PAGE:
The Fight For Net Neutrality Continues
The following is a i2Coalition member post from Eric Ellis of cPanel.
i2Coalition connects the leaders of Internet infrastructure businesses with legislators to make sure that they understand the Internet when writing laws and policies. We’re particularly invested that they don’t do anything stupid that will break the Internet or our businesses.
Net Neutrality is an issue that affects everybody, so it’s an all hands on deck moment. This week, with our users and clients, we’ll be going big. We’re also teaming up with Fight For The Future.
I want to spend a moment talking about why Net Neutrality matters to Internet companies in particular. We represent the Internet businesses that sit above the telecom layer. All the stuff it takes to build and run websites comes from us and companies like ours. The whole subject of net neutrality doesn’t focus on our part of the ecosystem, but on the broadband providers that give you Internet access to your home or business.
We have been communicating with the FCC, and writing public comments on this subject for years now. For the most part, we stand in support of the open Internet order and want to see it preserved. There are number of things that are important to the Internet ecosystem within the open Internet order. Walking back the order has the potential of disrupting the open Internet in destructive ways.
Of all concerns we have, probably the biggest one centers around something called paid prioritization. That’s where the broadband providers get to enter into special relationships with certain websites to get their websites into a “fast lane“ to get their content to users faster. There are a lot of problems with this idea.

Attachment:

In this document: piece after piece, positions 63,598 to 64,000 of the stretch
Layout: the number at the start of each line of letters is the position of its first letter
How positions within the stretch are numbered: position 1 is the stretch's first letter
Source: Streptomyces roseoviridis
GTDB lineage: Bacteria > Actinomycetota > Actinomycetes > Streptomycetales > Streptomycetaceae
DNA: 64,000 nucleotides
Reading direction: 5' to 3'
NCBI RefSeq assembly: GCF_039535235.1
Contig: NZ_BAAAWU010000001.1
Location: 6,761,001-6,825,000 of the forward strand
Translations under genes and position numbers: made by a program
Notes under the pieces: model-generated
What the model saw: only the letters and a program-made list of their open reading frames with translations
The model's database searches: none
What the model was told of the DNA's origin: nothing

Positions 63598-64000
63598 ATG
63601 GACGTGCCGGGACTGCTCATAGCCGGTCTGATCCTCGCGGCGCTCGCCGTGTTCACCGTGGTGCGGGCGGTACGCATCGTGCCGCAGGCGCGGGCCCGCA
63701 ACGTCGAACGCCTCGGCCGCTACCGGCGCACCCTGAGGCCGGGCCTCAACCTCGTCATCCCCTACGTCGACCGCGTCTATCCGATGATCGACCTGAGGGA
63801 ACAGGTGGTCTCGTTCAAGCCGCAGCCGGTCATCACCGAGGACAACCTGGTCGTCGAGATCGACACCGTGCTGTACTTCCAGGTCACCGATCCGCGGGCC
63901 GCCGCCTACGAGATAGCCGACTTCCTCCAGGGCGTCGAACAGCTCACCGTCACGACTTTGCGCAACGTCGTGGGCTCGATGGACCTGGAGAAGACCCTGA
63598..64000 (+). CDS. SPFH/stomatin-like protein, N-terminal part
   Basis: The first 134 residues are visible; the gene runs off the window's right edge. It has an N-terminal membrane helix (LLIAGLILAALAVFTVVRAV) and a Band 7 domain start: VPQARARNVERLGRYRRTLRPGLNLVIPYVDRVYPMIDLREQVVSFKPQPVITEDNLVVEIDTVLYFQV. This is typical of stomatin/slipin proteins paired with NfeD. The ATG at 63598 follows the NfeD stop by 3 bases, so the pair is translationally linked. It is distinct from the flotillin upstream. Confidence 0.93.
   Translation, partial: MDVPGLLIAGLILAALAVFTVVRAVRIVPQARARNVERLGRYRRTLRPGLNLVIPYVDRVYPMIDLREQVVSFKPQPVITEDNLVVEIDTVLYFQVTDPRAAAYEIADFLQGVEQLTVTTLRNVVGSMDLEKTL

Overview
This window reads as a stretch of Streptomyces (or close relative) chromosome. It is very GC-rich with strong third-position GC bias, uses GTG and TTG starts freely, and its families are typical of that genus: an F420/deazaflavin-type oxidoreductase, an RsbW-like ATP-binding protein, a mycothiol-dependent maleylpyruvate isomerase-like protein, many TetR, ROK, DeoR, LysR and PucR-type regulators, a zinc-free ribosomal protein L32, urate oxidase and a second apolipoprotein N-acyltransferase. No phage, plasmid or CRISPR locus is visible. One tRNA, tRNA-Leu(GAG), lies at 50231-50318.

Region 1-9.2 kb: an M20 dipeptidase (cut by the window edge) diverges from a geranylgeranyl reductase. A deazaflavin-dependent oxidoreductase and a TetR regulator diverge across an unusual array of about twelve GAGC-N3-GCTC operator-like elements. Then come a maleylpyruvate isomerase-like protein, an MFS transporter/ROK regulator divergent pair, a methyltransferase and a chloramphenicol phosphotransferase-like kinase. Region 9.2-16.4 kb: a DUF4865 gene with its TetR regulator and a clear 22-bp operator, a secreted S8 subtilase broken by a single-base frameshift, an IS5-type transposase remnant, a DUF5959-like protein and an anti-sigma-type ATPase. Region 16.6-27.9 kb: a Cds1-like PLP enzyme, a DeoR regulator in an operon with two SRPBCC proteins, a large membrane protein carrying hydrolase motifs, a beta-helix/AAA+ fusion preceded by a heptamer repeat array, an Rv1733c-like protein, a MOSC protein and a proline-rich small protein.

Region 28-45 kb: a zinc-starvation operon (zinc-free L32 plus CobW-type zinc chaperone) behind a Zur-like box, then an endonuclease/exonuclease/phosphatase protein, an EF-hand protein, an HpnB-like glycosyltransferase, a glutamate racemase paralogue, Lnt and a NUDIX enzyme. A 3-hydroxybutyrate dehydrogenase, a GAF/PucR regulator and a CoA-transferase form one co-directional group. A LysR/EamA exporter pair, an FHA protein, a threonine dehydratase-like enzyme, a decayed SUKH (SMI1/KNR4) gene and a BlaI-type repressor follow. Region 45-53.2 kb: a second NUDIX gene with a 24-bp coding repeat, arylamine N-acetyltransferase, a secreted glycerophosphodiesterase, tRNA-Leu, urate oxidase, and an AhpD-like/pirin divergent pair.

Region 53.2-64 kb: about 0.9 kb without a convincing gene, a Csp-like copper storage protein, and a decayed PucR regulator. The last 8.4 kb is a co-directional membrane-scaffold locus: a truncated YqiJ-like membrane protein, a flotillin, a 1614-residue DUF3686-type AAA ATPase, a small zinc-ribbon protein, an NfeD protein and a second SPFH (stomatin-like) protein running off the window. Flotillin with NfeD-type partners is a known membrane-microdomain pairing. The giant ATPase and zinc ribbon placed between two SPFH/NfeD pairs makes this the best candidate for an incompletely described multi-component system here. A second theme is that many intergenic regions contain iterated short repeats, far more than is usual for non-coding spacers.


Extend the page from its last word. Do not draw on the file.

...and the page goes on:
The first one is pretty obvious; a “fast lane” doesn’t exist. Fiber is fiber, and things travel across it at the same speed unless another force is acting on it. That means that in order to build the fast lane, you basically need to slow everything else down. Quite simply, we don’t think our users should be artificially slowed down.
With extremely limited exception, the open Internet order bans paid prioritization. Walking back the order puts it back on the table, and that is dangerous.
The same thing is true for blocking and throttling. These are not allowed by order of the open Internet order, except for network maintenance reasons. That is extremely important to the open Internet, and the customers we serve. It needs to persevere.
These are two examples of why we are going to Washington this week, and teaming up with end-users to fight for the open Internet order, and to defend net neutrality. Honestly, the whole issue is extremely complex and difficult to encapsulate in a short blog post that people will actually read. However, the future of the Internet as you know it really does come down to a fight that is happening right now. We are proud to be on the front lines of it, fighting to preserve the open Internet.
US businesses, we could however, use your help.
Do you run a business based outside of the US and care about the open web? If so, please sign the open letter demanding the government keep strong net neutrality protections in place. The deadline for sign on is 5PM CET on Monday, September 25th.
The letter full list of signers will be on display at http://www.theworldfornetneutrality.com and the letter will be delivered to the US Federal Communications Commission on September 26.
Thank you for your support.